Finland: Price for FCR-N, FCR-D up, FCR-D down (€/MW)

Chart 2-2

Source: Fingrid 2023 (Access: 17.05.2023)


Where are the markets heading?

If we draw a comparison between Sweden and Finland and other European markets for energy storage, the region could follow a similar pathway to those markets.  

Great Britain was the first to allow participation of energy storage in Enhanced Frequency Response (EFR) and later onwards, in Firm Frequency Response (FFR). Energy storage systems quickly moved to dominate these markets, replacing most other technologies due to their ability to provide power quickly and at lower prices. Today, energy storage participates in a suite of dynamic frequency services, balancing market, capacity market, and earns an increasing share from trading energy in wholesale markets. By making these services accessible for storage, the system operator has enabled long-term revenues, which provide investment security for developers, investors, and asset owners.

In Germany, on the other hand, energy storage can yield attractive revenues from FCR, aFRR, and energy trading on the wholesale markets. In 2022, Germany joined the PICASSO platform, so storage assets participate in an overhauled automatic Frequency Restoration Reserve market. The new rules include capacity and energy payments, which in Germany can result in €115k/MW installed/year according to Clean Horizon. While market participants were still waiting for long-term revenue streams to be established, high volatility due to an increasing share of renewables has allowed for an attractive business case.

There are clear indications in the market that the revenue stack for storage assets in Sweden and Finland will soon be complemented by new income streams. Despite overall low power prices, the past year has shown remarkable spikes in the wholesale markets. The Day-Ahead market is seeing high volatility with prices around 350 €/MWh in SE3, SE4, and Finland. And naturally, even higher spikes are visible in the Intraday market. Very recently, the tripping of two nuclear power stations in the SE3 bidding zone in South Sweden led to Intraday prices going up to €400/MWh. Although the value of trading in wholesale markets is limited by abundant hydro and nuclear power, dry summers and mild winters are weakening their dominance. Storage will become a viable option to bring socio-economic value by providing power short-term to avoid fossil generators being switched on, hence keeping power prices low.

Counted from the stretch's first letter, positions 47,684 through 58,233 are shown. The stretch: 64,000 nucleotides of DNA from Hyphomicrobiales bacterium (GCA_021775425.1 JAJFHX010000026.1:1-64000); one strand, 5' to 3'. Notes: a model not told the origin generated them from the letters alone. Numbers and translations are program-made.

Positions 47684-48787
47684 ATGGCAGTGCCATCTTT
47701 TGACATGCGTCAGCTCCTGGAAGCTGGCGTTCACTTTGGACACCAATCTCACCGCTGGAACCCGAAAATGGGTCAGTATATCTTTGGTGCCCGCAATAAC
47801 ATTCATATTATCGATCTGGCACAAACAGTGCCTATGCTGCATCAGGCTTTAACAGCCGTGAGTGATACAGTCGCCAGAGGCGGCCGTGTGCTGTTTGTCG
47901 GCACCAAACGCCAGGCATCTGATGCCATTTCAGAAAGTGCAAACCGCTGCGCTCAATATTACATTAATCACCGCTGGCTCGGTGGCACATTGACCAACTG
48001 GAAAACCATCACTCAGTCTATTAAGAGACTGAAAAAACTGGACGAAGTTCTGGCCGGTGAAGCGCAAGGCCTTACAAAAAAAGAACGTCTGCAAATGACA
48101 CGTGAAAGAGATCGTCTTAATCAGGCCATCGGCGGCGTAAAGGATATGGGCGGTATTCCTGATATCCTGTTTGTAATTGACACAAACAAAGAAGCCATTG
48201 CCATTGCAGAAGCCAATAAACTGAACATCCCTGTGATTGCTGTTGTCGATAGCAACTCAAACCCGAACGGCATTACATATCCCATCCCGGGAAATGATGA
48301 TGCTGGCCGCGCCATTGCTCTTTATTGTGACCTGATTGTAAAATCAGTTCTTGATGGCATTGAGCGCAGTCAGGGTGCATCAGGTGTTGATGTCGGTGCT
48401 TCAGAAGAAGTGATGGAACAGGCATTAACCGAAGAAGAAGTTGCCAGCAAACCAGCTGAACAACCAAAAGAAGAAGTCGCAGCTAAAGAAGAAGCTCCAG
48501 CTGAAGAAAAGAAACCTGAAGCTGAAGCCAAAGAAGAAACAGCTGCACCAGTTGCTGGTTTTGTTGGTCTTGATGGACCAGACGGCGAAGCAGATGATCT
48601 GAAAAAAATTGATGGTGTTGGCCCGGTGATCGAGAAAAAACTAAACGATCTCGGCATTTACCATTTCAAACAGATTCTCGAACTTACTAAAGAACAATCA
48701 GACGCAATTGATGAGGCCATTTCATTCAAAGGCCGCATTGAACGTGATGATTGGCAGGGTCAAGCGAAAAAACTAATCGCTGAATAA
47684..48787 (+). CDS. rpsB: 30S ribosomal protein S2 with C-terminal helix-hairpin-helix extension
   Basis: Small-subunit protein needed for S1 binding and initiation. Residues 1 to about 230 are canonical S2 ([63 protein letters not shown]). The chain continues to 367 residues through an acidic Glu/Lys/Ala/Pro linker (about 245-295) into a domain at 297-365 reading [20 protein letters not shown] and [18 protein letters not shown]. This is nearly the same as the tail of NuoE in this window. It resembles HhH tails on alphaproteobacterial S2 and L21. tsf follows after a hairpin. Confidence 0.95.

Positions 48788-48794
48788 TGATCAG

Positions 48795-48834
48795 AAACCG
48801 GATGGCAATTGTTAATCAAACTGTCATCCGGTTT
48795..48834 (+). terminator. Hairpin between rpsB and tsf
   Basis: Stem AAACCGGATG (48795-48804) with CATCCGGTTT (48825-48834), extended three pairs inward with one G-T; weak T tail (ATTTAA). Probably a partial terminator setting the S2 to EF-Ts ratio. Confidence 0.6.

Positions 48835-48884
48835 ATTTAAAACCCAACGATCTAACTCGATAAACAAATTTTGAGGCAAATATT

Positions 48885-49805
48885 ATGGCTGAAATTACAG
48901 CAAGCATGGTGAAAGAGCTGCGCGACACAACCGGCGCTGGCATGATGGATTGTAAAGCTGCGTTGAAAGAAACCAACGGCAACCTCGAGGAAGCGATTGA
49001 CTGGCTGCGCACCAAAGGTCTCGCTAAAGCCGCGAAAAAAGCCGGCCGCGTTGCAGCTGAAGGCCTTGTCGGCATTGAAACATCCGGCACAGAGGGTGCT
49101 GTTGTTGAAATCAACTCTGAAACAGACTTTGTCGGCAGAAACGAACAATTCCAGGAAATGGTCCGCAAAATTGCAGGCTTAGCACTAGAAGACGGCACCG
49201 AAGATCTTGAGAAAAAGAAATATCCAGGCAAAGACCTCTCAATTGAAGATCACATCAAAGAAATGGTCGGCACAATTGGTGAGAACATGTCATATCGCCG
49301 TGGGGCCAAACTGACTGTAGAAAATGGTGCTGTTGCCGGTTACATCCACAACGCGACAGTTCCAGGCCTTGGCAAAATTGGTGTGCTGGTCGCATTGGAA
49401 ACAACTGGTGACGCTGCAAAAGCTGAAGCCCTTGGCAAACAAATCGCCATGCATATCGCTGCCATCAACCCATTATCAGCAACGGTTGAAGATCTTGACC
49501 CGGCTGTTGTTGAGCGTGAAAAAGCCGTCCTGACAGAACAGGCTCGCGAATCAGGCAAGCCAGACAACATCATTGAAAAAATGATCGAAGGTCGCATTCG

Last Year's Weekly Day-Ahead Prices for Swedish & Finnish Trading Zones

Day Ahead Prices

Source: Nord Pool 2023  (Access: 17.05.2023)


Furthermore, the granularity of imbalance settlement will be switched from one hour to 15 minutes settlement at the end of May 2023. Imbalance power is procured after gate closure. The purpose of this change is to make better use of the flexibility in the market. This change will be followed by the introduction of 15-min imbalance prices in Q2 2024. In parallel, 15-min resolution in cross-border intraday trade will be implemented. These new market rules will facilitate the participation of energy storage in imbalance management and wholesale markets.

Nordic TSOs are also currently undergoing consultation about their aFRR participation to join the PICASSO balancing energy platform. This could lead to a significant push for storage assets like in Germany.

Finally, just like Great Britain, Germany, and Spain, Sweden and Finland are facing challenges on the transmission grid, which they could overcome with energy storage. The spread between high-load areas and remote areas with high generation is causing serious transmission challenges such as heavily loaded wires between those centers. Fingrid is already looking for solutions for its West-East transmission gap; and it will only become more serious over the coming years as wind generation will be increased by around 10-15 times, mainly in the windy west of Finland. Sweden is facing serious infrastructure issues for its North-South transmission. There is a clear need for Svenska Kraftnät and Fingrid to modernize grid infrastructure, stabilize the grid, and increase capacity in their transmission grid. Yet again, it is worth looking at the examples in other countries to understand the powerful role of energy storage in solving transmission challenges.

Energy storage is an essential addition to Sweden and Finland’s energy system to transform it into Europe’s clean energy hub. Based on experience from other European countries, there is a clear path for how energy storage will add value to the power market through frequency regulation, wholesale arbitrage, and imbalance management. Storage assets can also be a powerful tool for overcoming transmission challenges. As an experienced technology provider with a strong Nordic and global presence, Fluence is taking a stake in the region's transformation process.


Want to learn more about the business case for energy storage in the Nordics and our role in that energy storage market?

Contact Us


1   According to WindEurope, Finland accounted for 13% of total wind installations in Europe last year. (Tamarindo 2022) Fingrid forecasts that the wind and solar capacity of the Nordic synchronous region will triple by 2030, increasing from 13% to 40%. (Fingrid 2022)

Note: In this article, "the Nordics" is referring to Finland and Sweden only.

Get the latest news